Fortunately for Bangladesh, many new jobs - mostly for women - have been created by the country's dynamic private ready-made garment industry, which grew at double-digit rates through most of the 1990s. By the late 1990s, about 1. 5 million people, mostly women, were employed in the garments sector. During 2001-2002, export earnings from ready-made garments reached $3,125 million, representing 52% of Bangladesh's total exports.
Eastern Bengal was known for its fine muslin and silk fabric before the British period. The dyes, yarn, and cloth were the envy of much of the premodern world. Bengali muslin, silk, and brocade were worn by the aristocracy of Asia and Europe. The introduction of machine-made textiles from England in the late eighteenth century spelled doom for the costly and time-consuming handloom process. Cotton growing died out in East Bengal, and the textile industry became dependent on imported yarn. Those who had earned their living in the textile industry were forced to rely more completely on farming. Only the smallest vestiges of a once-thriving cottage industry survived.
At independence Bangladesh was one of the least industrially developed of the populous nations. Annual per capita consumption of steel and cement was only about one-third that of India, for example, and electric power consumption per capita was less than one-fifth.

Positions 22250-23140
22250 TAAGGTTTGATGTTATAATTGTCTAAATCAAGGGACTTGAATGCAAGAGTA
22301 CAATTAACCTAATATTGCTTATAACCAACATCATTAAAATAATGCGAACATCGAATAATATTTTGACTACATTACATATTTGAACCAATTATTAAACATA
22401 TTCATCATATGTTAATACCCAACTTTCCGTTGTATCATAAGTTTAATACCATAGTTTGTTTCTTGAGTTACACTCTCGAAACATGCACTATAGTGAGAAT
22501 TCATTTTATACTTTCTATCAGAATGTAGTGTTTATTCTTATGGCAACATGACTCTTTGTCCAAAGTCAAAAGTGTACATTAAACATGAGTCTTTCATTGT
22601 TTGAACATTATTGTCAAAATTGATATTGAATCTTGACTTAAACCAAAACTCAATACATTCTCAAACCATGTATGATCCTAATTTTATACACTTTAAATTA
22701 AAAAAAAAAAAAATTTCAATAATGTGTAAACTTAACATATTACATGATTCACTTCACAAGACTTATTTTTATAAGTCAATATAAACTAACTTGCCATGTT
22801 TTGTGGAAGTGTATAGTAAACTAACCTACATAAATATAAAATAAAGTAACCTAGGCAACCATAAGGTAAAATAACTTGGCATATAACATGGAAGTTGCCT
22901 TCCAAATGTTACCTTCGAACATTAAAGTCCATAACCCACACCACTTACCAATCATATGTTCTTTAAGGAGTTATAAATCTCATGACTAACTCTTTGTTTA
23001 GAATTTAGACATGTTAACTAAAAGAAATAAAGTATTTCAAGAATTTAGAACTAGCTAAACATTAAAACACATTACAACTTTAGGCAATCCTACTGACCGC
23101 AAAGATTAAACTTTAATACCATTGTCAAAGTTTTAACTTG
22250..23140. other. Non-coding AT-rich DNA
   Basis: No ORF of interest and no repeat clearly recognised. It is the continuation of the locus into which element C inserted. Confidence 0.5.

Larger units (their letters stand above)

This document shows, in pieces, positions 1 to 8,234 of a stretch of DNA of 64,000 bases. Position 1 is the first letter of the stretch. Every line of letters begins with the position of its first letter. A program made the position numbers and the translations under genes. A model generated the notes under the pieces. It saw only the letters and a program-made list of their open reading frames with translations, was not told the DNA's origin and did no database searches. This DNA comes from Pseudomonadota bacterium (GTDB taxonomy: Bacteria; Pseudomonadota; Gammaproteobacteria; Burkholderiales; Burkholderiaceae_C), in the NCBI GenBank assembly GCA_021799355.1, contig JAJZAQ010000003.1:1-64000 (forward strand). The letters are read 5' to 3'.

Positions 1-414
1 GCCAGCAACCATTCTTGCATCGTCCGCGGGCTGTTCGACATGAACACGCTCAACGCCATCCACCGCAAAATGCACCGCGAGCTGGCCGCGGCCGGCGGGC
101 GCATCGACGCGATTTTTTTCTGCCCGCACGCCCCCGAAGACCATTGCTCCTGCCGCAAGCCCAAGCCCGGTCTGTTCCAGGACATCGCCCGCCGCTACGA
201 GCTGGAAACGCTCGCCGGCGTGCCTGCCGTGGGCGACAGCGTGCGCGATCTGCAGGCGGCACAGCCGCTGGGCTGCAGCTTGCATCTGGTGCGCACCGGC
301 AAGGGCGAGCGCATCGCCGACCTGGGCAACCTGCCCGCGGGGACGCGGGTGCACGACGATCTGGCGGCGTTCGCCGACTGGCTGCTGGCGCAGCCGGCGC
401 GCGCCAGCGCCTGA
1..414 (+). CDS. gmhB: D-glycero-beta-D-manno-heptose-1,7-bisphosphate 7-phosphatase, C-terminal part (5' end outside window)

The stock market capitalisation of the Dhaka Stock Exchange in Bangladesh crossed $ 10 billion in November 2007. Market capitalization/capitalisation (aka market cap, mkt cap or capitalized/capitalised value) is a measurement of Corporate or Economic The earliest strategy of the Bangladeshi government was to promote industrialization by making funds available for businessmen through subsidies and national banks. But this plan went awry, as the government lacked the political will to stop financing poorly-performing companies. As a result, the national banks had built large heaps of 'non-performing' loans which are unlikely to be ever repaid. The failure of the national banks discouraged investments by the emerging private financial sector. Currently, Bangladeshi entrepreneurs generally suffer from lack of funding as many banks are reluctant to invest in industry and have instead turned their attention to consumer credit.